Bad Boy - In the mid 90's West Coast Hip Hop dominated the airwaves and television sets and Hip Hop looked to be a "G Thang" for life. That was until Sean "Puff Daddy" Combs came through with a rock faced MC named Craig Mack and dropped "Flava In Ya Ear" followed by the Brooklynite named Christopher Wallace b.k.a. Biggie Smalls or The Notorious B.I.G. Biggie (along with a young Queens cat many said was the next Rakim named Nasty Nas) grabbed the attention from Snoop, Dre and the rest of the West. Other members included Mase, Black Rob and The Lox along with singer Faith Evans. Lil' Kim joined in from time to time to help her homie out!

Personal Musical Highlight: "All About The Benjamins (Remix)"

Dungeon Family - This group gave us Goodie Mobb, Sleepy Brown and Outkast among others. Cool Breeze told us all to "Watch For The Hook". This team put ATL on the map. Outkast came out and we can never figure their style, even to this day. I wasn't feelin the whole Cadillac music thang but was hooked as soon as I heard "Elevators". No one in the South needs to call themselves King before paying respect to this group especially those 'Kast boys!

Personal Musical Highlight: "Watch For The Hook"

Diggin' In The Crates Crew (D.I.T.C.) - A team full of NY rappers and producers, D.I.T.C. lives on but it's missing my favorite: Harlem's own Lamont  "Big L." Coleman. Fat Joe, Diamond D, Showbiz and A.G., Buckwild, O.C. and Lord Finesse were underground in media stature but not in their talents. They talked about the street tales, the women and their lyrical prowess but in a hard way I don't see many doing again.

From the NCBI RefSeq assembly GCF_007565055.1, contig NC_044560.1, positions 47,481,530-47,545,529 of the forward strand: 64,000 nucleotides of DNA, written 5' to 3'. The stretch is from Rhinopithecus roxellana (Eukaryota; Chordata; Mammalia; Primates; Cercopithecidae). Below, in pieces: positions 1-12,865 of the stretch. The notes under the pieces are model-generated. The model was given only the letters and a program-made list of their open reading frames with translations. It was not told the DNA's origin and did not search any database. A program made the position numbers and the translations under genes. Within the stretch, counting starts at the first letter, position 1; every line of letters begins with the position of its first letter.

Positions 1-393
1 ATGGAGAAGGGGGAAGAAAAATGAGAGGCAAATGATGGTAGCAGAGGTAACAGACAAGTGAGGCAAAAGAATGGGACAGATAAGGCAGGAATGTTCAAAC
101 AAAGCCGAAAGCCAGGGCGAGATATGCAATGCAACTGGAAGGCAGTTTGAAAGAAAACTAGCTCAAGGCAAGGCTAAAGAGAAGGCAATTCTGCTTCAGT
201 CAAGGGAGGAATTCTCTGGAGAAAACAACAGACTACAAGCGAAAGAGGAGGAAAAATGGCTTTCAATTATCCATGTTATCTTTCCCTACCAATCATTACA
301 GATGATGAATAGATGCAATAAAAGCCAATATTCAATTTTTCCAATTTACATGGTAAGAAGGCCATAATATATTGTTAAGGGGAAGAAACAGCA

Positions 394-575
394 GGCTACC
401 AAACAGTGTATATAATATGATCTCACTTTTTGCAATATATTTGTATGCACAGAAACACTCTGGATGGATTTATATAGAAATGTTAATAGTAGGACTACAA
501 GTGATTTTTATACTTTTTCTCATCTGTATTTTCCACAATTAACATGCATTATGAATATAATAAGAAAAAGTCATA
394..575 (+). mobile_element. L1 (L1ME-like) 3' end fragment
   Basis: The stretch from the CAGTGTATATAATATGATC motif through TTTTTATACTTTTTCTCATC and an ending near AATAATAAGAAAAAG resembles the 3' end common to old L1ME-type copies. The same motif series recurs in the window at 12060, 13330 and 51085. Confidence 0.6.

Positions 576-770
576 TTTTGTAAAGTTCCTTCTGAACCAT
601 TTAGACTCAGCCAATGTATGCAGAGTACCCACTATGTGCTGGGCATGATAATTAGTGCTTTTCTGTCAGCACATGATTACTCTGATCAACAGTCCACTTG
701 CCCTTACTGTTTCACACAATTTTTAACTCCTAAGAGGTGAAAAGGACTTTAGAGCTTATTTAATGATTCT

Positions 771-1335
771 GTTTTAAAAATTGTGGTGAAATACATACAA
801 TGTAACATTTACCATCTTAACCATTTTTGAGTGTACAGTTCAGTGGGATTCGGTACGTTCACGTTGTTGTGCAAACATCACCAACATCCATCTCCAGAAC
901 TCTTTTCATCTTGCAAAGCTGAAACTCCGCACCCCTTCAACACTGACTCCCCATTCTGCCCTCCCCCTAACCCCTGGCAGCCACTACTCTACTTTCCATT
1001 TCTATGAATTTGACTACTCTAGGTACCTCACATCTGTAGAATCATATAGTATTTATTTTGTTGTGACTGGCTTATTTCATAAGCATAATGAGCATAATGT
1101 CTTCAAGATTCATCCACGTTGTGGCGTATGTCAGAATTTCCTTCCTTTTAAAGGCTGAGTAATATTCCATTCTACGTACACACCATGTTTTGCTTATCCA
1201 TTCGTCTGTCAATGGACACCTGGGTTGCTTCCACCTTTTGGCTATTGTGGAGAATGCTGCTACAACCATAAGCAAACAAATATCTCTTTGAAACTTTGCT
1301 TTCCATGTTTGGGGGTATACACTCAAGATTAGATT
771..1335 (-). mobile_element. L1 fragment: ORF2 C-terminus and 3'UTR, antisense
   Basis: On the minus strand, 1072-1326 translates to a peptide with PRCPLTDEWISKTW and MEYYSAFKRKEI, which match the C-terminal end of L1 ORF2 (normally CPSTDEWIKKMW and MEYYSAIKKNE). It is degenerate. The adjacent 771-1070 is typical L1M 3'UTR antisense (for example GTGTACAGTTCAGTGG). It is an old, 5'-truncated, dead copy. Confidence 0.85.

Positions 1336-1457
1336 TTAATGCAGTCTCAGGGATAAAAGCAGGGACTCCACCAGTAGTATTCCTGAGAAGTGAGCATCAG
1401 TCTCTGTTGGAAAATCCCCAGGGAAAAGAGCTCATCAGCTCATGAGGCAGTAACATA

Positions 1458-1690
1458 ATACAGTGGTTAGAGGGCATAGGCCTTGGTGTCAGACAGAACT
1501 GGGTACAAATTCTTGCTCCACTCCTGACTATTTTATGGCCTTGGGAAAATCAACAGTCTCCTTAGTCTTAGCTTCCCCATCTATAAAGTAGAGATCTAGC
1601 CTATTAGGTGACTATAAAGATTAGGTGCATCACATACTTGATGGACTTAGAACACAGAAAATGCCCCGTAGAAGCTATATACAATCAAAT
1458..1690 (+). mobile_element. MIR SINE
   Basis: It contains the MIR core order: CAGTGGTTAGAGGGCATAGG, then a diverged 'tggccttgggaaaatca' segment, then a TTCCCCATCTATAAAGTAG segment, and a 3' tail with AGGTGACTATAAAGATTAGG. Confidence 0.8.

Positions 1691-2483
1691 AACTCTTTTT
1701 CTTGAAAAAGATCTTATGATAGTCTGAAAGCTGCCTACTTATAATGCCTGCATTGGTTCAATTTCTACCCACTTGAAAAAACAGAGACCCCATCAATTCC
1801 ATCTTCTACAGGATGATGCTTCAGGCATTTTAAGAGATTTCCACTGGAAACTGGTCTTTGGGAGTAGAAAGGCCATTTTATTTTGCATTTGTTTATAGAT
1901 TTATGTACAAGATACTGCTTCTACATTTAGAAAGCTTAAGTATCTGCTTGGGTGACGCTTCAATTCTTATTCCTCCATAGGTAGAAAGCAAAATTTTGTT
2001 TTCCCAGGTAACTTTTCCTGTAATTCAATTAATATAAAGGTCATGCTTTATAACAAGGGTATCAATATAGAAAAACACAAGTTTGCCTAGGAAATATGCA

Personal Musical Highlight: "Thick"

Boogie Down Productions (B.D.P.) - KRS-One, D-Nice, Kenny Parker, DJ Scott LaRock (R.I.P.) among others formed this team of progressive artists. KRS was the leader and left later to persue a solo career but B.D.P.'s impact on Hip Hop: the ability to do conscious rap and get critical acclaim from publications and the streets will never be forgotten. Along with Public Enemy this team taught and should continue to teach people who doubt that people will listen to knowledge. That's why they were so influential in my Hip Hop life.

Personal Musical Highlight: "South Bronx"